Publications

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Category: INSS Strategic Perspectives

Aug. 9, 2022

Lawfare in Ukraine: Weaponizing International Investment Law and the Law of Armed Conflict Against Russia’s Invasion

This paper explores Ukraine’s innovative use of international investment law to hold Russia financially liable for damages arising out of its 2014 invasion and occupation of Crimea, and how this use of “lawfare” strategy can be further leveraged considering Russia’s renewed military invasion of Ukraine in 2022.

May 24, 2022

Gangs No Longer: Reassessing Transnational Armed Groups in the Western Hemisphere

Download PDFExecutive SummaryMS-13 (Mara Salvatrucha) in the Northern Triangle of Central America and the Primeiro Comando da Capital (PCC; First Command of the Capital), based in São Paulo, Brazil, are both tier-one criminal/political/military threats to the stability of the Western Hemisphere.1 These groups—no longer gangs but community-embedded

Oct. 19, 2021

The PRC’s Changing Strategic Priorities in Latin America: From Soft Power to Sharp Power Competition

The willingness of the People’s Republic of China (PRC) to give billions of dollars in loans across Latin America created the perception that the PRC is spending unlimited resources to woo allies in a region where the United States historically carries significant influence. Currently, the PRC is heightening this perception by delivering millions of COVID-19 vaccines to Latin America, buttressed by a robust media operation to shape the information environment. Far less visible are the PRC’s concerted regional efforts to reshape commercial supply chain architecture, cyber and telecommunications systems, and markets to depend on Chinese technologies, standards, and hardware for the PRC’s long-term benefit and America’s loss.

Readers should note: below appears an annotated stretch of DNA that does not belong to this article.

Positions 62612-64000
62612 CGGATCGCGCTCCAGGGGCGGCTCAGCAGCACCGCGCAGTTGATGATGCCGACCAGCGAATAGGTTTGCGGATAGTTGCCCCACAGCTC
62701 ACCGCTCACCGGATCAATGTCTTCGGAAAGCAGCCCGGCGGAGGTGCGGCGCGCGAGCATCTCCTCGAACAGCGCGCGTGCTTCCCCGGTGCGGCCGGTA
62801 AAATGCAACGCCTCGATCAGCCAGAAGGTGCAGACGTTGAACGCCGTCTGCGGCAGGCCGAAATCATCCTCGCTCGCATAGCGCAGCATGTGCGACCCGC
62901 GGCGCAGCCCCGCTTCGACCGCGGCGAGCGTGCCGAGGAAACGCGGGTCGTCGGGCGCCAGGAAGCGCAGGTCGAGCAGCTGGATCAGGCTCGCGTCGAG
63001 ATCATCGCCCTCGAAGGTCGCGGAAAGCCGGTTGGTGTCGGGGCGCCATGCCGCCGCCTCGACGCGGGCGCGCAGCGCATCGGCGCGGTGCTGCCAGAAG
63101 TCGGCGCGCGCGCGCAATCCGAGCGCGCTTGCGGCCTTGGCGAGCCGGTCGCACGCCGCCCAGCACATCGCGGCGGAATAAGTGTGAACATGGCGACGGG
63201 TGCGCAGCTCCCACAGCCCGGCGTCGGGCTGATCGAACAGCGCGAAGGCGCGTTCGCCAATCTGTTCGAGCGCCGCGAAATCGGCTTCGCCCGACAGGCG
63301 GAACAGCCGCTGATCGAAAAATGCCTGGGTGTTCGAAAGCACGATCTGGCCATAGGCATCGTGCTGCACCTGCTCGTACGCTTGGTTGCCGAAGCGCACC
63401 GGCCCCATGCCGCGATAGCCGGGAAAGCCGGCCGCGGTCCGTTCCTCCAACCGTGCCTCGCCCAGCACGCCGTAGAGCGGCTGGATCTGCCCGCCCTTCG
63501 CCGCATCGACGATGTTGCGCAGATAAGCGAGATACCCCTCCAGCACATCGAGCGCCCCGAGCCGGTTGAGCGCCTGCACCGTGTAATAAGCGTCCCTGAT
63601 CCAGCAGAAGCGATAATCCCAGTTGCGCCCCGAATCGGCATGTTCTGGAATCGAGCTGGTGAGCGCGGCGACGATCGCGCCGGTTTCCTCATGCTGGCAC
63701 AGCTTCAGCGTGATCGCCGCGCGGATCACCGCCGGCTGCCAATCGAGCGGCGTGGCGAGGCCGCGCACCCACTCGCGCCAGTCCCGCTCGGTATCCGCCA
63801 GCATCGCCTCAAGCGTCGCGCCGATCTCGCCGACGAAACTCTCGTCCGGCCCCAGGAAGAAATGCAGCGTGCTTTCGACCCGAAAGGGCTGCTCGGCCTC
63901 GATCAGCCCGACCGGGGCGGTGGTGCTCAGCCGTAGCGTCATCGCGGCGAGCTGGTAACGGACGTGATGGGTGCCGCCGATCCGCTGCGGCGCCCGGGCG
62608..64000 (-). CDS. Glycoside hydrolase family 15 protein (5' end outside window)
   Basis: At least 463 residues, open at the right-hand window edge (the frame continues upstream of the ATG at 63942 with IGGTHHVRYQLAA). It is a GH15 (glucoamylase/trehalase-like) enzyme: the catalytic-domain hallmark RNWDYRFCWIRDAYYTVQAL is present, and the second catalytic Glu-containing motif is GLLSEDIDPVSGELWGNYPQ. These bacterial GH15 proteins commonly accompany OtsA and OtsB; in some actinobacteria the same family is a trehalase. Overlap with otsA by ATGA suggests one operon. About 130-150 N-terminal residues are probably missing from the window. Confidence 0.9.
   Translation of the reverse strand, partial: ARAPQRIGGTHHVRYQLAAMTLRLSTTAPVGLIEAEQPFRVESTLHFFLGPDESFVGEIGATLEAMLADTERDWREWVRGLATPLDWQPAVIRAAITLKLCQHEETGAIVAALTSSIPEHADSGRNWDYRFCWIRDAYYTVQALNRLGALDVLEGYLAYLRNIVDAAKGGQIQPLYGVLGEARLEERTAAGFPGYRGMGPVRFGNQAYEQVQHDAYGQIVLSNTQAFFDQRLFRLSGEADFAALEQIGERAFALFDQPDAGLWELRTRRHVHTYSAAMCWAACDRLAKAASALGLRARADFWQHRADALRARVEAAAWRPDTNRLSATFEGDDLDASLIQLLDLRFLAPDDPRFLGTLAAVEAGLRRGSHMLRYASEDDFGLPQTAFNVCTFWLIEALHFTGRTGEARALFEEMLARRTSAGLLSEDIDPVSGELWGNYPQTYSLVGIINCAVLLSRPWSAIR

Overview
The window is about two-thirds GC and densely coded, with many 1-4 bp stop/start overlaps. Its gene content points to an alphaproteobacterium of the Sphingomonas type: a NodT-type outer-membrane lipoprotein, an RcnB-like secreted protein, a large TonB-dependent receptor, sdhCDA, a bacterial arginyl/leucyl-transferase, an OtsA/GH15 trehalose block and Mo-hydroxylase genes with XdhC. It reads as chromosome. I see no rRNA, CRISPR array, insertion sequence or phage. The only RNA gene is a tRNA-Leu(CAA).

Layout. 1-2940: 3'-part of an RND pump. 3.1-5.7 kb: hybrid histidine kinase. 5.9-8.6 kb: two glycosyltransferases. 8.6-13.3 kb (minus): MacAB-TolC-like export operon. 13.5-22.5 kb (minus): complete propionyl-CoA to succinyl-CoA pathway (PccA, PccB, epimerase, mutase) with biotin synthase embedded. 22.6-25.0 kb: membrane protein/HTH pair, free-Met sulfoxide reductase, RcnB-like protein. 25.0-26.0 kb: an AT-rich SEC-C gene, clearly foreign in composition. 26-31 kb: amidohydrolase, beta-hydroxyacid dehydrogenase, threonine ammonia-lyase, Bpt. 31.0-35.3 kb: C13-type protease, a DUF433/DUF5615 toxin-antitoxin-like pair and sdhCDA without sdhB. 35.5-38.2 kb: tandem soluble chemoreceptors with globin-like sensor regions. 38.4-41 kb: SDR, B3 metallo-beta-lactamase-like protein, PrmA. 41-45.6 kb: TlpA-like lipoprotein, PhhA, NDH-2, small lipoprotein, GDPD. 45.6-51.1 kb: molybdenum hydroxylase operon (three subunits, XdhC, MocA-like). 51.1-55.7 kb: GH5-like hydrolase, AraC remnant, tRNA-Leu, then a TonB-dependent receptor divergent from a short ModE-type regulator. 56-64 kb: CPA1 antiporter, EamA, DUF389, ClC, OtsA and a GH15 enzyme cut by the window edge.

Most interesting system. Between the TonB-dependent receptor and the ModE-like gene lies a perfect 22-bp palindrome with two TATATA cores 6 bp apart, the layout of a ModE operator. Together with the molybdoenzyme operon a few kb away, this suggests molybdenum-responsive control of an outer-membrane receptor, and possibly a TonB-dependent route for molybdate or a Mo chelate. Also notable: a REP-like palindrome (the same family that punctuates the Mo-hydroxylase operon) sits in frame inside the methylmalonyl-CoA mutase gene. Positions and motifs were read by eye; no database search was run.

Sept. 28, 2021

Doing Well by Doing Good? Strategic Competition and United Nations Peacekeeping

This study thus evaluates the benefits that U.S. competitors have gained through their engagement in UN peacekeeping and assesses the extent to which these benefits necessarily challenge U.S. interests. It finds the threat to U.S. interests from Russian and Chinese participation in UN missions and deliberations to be most pronounced at UN headquarters.

June 14, 2021

Russia and Saudi Arabia: Old Disenchantments, New Challenges

The Joseph Biden administration can manage its recalibration of relations with Saudi Arabia without unwarranted fear that Riyadh will view Russia as a safe-harbor alternative to the United States on a myriad of state-to-state interactions that are most important to the Kingdom. While Russia’s transactional approach to foreign partners has at times given it advantages in some areas over the more value-based framework of U.S. foreign relations, there clearly have been limits to the Russian style of dealing with Saudi Arabia in this century.

June 2, 2021

Iran in Latin America: Malign Alliances, “Super Spreaders,” and Alternative Narratives

Iran's ongoing and multifaceted campaigns of disinformation and carefully curated messages—coordinated with Russian and Venezuelan state media companies and thousands of allied Internet and social media accounts—pose a strategic challenge to U.S. interests and regional efforts to promote stability, democratic values, and the rule of law.